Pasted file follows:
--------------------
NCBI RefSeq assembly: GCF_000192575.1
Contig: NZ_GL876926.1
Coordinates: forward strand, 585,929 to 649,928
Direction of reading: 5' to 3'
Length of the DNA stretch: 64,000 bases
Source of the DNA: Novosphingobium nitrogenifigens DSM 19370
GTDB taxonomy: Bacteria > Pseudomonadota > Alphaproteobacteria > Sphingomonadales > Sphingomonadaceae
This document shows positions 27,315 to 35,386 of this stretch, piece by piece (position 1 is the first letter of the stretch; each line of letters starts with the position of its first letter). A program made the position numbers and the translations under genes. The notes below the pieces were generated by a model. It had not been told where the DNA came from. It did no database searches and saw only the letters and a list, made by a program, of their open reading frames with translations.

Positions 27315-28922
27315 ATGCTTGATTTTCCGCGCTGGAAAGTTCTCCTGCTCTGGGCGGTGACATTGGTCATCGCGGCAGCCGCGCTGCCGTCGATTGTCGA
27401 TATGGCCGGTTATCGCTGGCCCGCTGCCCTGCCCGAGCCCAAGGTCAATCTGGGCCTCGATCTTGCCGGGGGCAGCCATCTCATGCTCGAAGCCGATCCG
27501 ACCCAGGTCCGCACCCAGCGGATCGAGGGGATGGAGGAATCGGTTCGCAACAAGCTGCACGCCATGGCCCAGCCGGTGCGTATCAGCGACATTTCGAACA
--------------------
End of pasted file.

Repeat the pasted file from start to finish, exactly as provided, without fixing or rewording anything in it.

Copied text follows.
NCBI RefSeq assembly: GCF_000192575.1
Contig: NZ_GL876926.1
Coordinates: forward strand, 585,929 to 649,928
Direction of reading: 5' to 3'
Length of the DNA stretch: 64,000 bases
Source of the DNA: Novosphingobium nitrogenifigens DSM 19370
GTDB taxonomy: Bacteria > Pseudomonadota > Alphaproteobacteria > Sphingomonadales > Sphingomonadaceae
This document shows positions 27,315 to 35,386 of this stretch, piece by piece (position 1 is the first letter of the stretch; each line of letters starts with the position of its first letter). A program made the position numbers and the translations under genes. The notes below the pieces were generated by a model. It had not been told where the DNA came from. It did no database searches and saw only the letters and a list, made by a program, of their open reading frames with translations.

Positions 27315-28922
27315 ATGCTTGATTTTCCGCGCTGGAAAGTTCTCCTGCTCTGGGCGGTGACATTGGTCATCGCGGCAGCCGCGCTGCCGTCGATTGTCGA
27401 TATGGCCGGTTATCGCTGGCCCGCTGCCCTGCCCGAGCCCAAGGTCAATCTGGGCCTCGATCTTGCCGGGGGCAGCCATCTCATGCTCGAAGCCGATCCG
27501 ACCCAGGTCCGCACCCAGCGGATCGAGGGGATGGAGGAATCGGTTCGCAACAAGCTGCACGCCATGGCCCAGCCGGTGCGTATCAGCGACATTTCGAACA